What to expect from your pain management specialist
A specialist in pain management is a doctor who assesses your pain and addresses various ailments related to pain. A pain management specialist treats unexpected pain issues, such as headaches as well as a variety of chronic, long-lasting pain like low back pain. Patients are treated in an office for pain and leave the next day. The pain management specialists provide a variety of drug-based procedures and treatments which can relieve pain in its origin.
The types of pain that can be managed by a pain management doctor
The different types of pain managed by a pain-management doctor are classified into three major categories. The first one is from direct tissue injuries like arthritis. Another type of pain is caused by nerve injury or a nerve system disorder, like stroke. The third kind of pain is a combination of nerve injury and tissue like back pain.
The causes of pain are because of tissue injuries
- Osteoarthritis (wear and tear arthritis in large joints: hips, knees)
- Rheumatoid arthritis (arthritis caused by an auto-immune reaction that is felt in tiny joints such as wrists, fingers)
Disorders of the nervous system or nerves that can cause discomfort.
- Stroke (post-stroke pain)
- Multiple Sclerosis
- Injury to the spinal cord
- Neuropathy (nerve pain caused by the shingles condition, HIV, diabetes)
Mixed pain disorders
- Neck discomfort
- Back discomfort
A pain management doctors’ background
Physicians who specialize in pain management have nine years of medical education. They begin by receiving an extensive education at medical school. After that, they receive four years of practical training in fields such as anesthesiology, physical medicine , rehabilitation or neurology. Then, they finish an additional year of training that is solely focused on the treatment of pain. This is followed by a certification issued by the American Board of Pain Medicine.
A multi-faceted treatment approach
The treatment for pain may begin by a primary care physician starting with pain medication along with physical therapy. For more advanced treatment for pain, you’ll be referred to a treatment doctor. The doctors who treat pain are trained to treat patients in a sequential method.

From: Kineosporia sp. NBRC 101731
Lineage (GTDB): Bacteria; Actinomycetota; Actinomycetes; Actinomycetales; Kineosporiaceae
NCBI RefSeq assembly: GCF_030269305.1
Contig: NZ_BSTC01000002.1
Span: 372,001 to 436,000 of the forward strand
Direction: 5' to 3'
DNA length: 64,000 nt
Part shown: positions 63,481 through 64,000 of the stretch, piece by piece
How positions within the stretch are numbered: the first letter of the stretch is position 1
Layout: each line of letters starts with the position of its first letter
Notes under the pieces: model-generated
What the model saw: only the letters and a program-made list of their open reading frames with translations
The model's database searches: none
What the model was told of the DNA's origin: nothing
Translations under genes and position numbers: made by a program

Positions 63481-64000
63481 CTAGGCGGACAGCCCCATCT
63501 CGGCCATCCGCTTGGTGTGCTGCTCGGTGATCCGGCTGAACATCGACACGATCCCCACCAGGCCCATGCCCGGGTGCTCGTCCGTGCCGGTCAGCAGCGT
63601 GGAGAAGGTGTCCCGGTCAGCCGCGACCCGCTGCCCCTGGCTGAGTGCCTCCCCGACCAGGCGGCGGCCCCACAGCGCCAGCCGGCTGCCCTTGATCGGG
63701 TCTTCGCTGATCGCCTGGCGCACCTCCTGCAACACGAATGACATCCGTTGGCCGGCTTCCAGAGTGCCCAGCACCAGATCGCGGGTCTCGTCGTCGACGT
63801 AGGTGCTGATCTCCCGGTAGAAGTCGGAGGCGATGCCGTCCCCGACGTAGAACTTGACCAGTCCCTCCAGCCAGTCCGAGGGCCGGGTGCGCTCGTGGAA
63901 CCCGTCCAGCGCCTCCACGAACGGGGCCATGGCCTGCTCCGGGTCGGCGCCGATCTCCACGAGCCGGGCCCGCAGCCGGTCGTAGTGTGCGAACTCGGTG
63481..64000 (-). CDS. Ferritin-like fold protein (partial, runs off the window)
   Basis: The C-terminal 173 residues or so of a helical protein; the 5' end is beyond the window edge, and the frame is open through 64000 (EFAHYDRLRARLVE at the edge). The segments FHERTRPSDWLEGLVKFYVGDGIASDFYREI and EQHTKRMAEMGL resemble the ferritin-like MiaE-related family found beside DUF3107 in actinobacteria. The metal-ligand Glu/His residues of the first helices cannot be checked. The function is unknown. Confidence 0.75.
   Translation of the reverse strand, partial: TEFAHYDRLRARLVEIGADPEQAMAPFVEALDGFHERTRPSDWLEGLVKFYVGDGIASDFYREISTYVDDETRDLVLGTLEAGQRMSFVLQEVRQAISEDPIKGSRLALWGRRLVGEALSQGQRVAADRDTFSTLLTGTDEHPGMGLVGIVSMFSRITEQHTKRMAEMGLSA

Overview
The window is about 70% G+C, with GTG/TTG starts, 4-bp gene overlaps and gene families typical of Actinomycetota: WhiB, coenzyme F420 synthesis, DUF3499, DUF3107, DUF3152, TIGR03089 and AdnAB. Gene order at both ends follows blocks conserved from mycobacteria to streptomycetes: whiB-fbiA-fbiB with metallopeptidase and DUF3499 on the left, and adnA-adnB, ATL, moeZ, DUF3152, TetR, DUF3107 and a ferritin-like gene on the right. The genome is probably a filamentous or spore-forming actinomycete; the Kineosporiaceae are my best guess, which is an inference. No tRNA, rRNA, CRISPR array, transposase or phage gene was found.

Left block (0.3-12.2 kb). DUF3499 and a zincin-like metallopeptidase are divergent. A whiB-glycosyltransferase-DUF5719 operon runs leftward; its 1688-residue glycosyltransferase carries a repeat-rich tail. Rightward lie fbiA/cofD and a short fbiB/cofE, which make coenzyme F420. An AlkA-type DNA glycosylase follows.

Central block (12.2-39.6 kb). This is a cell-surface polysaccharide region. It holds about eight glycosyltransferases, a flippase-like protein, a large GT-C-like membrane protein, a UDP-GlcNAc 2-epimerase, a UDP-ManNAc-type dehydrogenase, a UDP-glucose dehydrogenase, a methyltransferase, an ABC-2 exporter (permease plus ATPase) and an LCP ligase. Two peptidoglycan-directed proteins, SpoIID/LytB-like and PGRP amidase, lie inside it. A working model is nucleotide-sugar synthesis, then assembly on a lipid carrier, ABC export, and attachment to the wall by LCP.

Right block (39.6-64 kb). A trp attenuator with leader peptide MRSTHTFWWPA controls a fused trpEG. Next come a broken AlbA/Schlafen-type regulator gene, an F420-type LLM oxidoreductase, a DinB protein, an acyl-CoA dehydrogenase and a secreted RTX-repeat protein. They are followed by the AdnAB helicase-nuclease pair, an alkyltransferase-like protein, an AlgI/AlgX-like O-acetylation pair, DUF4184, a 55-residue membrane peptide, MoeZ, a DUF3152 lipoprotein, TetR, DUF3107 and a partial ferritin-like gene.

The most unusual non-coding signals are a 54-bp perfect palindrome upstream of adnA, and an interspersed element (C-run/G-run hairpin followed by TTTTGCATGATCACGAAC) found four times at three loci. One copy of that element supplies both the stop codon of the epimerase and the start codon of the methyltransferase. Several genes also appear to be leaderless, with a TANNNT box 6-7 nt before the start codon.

- First line treatment involves medications (anti-inflammatories, muscle relaxants, anti-depressants) and injections that numb pain (nerve blocks or spinal injections). Also, TENS (Transcutaneous Electrical Nerve Stimulators – devices that make use of the skin to provide low voltage electrical current to areas of pain) are also available.
- Second line treatment involves advanced procedures such as radiofrequency ablation (RFA) or viscosupplementation. In RFA it is when chemical or heat substances are applied the nerve to stop the signals that cause pain. It is utilized for chronic pain conditions like spinal arthritis. Viscosupplementation is the infusion of fluid that lubricates joints to treat arthritis pain. At this point the doctor can also prescribe stronger medication.
- Third line treatments involve implanting an electric pain pump or stimulation device for the spinal cord. These procedures reduce discomfort at the level that the spine it is the human body’s control centre to sense pain. Treatment for regenerative (stem cells) treatment is a different option in this phase.
For more information about the treatment options provided by pain management specialists,
Your pain management doctor
Communication is the foundation of a successful doctor-patient partnership. Experience and compassion in medicine are also things to look for in the pain management physician.
Desirable qualities in a pain doctor/pain clinic:
- A thorough understanding of the causes of pain
- The ability to assess patients with complicated pain conditions
- Properly prescribing medications for pain issues
- The ability to utilize different diagnostic tests to determine the root of pain
- Expertise in procedures (nerve blocks and spinal injections and pain pumps)
- A solid group of outside professionals to whom patients can be referred for psychological, physical therapy assistance, or a surgical evaluation
- The treatment is in accordance with the patient’s needs and values
- Up-to-date equipment
- Staff in the office are helpful and friendly.
The clinic for pain management
Patients suffering from pain are treated in a pain clinic for outpatients with procedure rooms including ultrasound and X-ray imaging. Sometimes, the pain physician will perform the procedures at the nearby hospital. Some pain doctors might provide you with sedation during procedures. However, it’s not necessary in most instances. In hospitals, “Twilight” anesthesia may be administered to a patient when needed.
The first visit with a pain specialist
In the initial visit the doctor who treats pain will ask you questions regarding the symptoms of pain. They might also examine the records from your previous visits as well as your medication record and any previous diagnostic studies (X-ray, MRI, CT). It is helpful if you have previous research (X-rays, CT scans, MRIs). The doctor will carry out an extensive physical examination. The first time you visit the doctor it’s helpful to keep a pain diary or, at a minimum, be aware of the patterns of pain you experience.
The most common questions your doctor will inquire about during your first visit:
- What is the source of your pain? (what body component)
- How does your pain feel like? (dull, aching, tingling)
- Do you often suffer from discomfort? (how often do you feel it during the day or at night?)
- What is the time you feel discomfort? (with exercising or sitting down)
- Are you setting yourself up for discomfort? (is it more painful sitting, standing, or lying down)
- What causes your pain to get better? (does an a specific medication help)
- Have you noticed any other symptoms that you are experiencing discomfort? (like loss of bowel function or bladder control)